Fishing for Spawning fish Y/N? [Archive] - Fly Fishing Forum

: Fishing for Spawning fish Y/N?


FlyFishAR
07-22-2002, 01:09 AM
Those of you who have actually read some of these posts lately have had considerable insight and enlightened opinions. Considering some of the ethical debates we have had lately, I thought I'd pitch this to the forum. I fish the White River which is definately one of the best brown trout fisheries in the world. One of our hottest little local issues here is guides that fish for spawning fish. Pretty much if you fish in the winter time here there are going to be spawning fish around. If they are not directly in the act of spawning they are either pre-spawn, post-spawn, or some form of staging, moving ect. We have two sides of the debate and all points in between. Those that see nothing wrong with catching and releasing fish off the beds, and those that won't even step in the water during the fall.

I'll try not to taint this post with any personal views so as not to affect its out come. We are not talking about stepping in the reds. The "foot traffic" of uneducated anglers can be fairly damaging. Just the act of hooking, landing, and releasing a fish in one of the stages of spawning and or actually on a bed.

First, please note that 99% of the fish that are taken on a bed are males. The females will rarely take while actually "on" a bed. Second these fish will lose some 20% of their body mass from the summer over the spawn season. Which would be typical anyway probably due some what to the gourging they due during the summer. Thirdly, the life span of our fish are some 20 years. They do not die immediately after spawning. Although, they may have a long winter ahead of them. And finally, typically water temps and oxygen levels this time of the year are such that the fish are somewhat easier to revive than they are during the heat of the summer.

To fish or not to fish? What do you do on your rivers?

John

Adrian
07-22-2002, 10:00 AM
Back in the U.K. fishing shuts down by law during spawning season. Generally late fall through springtime but dates vary from area to area to coincide with local spawning behaviors. Trout spawning is pretty much an over-winter affair but migratory fish vary considerably across the UK and Ireland.

During the pre-spwn period fish are at their prime condition for the year (bright, fit and full of power) and this tends to be the best time for a shot at a trophy fish. Once spawning gets going they gradually lose condition until by the end are a pretty sorry sight. Personally I would rather not target them at this time.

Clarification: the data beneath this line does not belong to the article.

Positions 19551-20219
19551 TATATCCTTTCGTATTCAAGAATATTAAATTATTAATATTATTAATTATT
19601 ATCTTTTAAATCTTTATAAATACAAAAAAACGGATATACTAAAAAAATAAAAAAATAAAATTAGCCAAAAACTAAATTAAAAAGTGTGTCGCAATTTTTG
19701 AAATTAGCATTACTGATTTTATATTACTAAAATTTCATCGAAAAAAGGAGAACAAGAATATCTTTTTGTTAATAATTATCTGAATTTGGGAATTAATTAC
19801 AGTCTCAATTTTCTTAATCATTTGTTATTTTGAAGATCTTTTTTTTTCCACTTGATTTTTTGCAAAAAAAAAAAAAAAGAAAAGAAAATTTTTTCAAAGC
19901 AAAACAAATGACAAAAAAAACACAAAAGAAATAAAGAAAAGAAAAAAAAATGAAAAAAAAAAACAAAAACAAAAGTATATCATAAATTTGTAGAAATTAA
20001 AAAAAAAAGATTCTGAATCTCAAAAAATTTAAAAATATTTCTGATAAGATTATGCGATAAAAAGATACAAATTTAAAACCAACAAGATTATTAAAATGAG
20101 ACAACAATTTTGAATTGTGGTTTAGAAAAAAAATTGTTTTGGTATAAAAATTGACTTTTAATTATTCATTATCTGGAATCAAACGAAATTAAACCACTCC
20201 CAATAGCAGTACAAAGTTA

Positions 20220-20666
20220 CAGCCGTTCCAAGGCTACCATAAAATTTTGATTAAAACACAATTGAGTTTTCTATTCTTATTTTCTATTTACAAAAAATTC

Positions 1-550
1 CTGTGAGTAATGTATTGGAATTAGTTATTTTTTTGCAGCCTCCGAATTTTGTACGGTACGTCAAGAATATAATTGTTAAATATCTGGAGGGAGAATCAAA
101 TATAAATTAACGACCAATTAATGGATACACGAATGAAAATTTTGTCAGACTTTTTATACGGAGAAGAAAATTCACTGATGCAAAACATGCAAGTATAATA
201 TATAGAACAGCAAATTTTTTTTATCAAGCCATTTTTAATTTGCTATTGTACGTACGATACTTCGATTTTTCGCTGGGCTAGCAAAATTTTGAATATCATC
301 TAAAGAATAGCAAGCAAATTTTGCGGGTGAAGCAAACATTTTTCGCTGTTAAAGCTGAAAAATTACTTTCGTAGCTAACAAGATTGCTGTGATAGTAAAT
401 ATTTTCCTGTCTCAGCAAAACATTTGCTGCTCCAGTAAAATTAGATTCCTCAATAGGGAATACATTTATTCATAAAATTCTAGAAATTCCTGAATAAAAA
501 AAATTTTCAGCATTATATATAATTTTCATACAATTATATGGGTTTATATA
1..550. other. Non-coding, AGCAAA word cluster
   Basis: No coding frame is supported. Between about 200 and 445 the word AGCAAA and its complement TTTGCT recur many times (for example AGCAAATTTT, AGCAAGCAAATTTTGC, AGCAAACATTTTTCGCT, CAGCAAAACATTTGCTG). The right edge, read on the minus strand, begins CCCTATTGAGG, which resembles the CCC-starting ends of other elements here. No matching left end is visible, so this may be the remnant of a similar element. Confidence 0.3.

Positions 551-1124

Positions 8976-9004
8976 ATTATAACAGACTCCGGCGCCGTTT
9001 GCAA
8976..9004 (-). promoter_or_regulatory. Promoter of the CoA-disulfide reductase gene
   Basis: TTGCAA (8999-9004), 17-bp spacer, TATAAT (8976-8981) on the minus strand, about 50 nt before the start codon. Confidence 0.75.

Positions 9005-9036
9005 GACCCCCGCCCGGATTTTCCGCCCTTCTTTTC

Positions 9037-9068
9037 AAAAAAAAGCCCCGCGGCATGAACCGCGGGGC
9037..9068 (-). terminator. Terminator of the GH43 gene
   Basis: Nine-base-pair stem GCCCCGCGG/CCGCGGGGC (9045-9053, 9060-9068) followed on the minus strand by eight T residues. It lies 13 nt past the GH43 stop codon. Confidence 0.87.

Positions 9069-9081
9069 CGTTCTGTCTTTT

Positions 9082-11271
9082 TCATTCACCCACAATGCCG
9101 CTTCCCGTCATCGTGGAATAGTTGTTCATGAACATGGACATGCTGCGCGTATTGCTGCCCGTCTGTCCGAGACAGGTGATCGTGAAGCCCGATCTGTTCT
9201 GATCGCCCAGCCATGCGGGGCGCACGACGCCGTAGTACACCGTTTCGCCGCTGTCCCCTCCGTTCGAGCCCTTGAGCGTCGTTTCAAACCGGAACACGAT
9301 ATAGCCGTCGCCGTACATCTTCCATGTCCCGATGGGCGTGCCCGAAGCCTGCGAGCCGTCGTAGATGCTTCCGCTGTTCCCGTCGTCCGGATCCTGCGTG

pmflyfisher
07-23-2002, 10:26 PM
In Michigan several rivers which have all wild steelhead and salmon close their nursery head waters during prime spawning periods.

Regular trout fishing season ends on September 30th and opens on the last saturday in April on all of the trout streams. So autumn and spring spawning trout are removed from major angler interference, particularly in the head waters.

There are a number of rivers which are open 7X24 which contain both trout and andramous salmon and steelhead. However the above types of river closures apply on these Rivers which are open 7x24 with no restrictions are hatchery fisheries with almost no wild reproduction. Put and take fisheries.

The major wild steelhead and salmon rivers have closures in the head waters to ensure successful spawning. On the PM this runs from 9/30 until the next April and covers approximately 70 miles of river. Thousands of wild spawning fish are undisturbed by anglers.

It appears many steelhead anglers have now learned it is more efficient to fish for the males in front or back of an active female's redd. If you hook the female it will scatter the males and your fishing will be over for a while. Females will readily take an egg fly or nymph.

I see many more wild fish being released now, where as twenty years ago they would look at you like you were crazy or something if you released salmon or steelhead of any type.

Since we are blessed at the present time with healthy returns of fish and they are protected as described above, I do not have a big issue with anglers fishing for them while on the beds if they choose in the sections of the river that are not closed to fishing. All of the salmon die after their first spawning and they say 90% of the steelhead die after their first spawning or some high % like that.

In the Arkansas situation where these are stream trout that can have a long life and multiple spawns I would probably not be fishing for them during this period unless I could specifically fish for the males with a low probability of hooking a female.

And of course everything I catch these days is immediatedly released, just for the record !

My 2 cents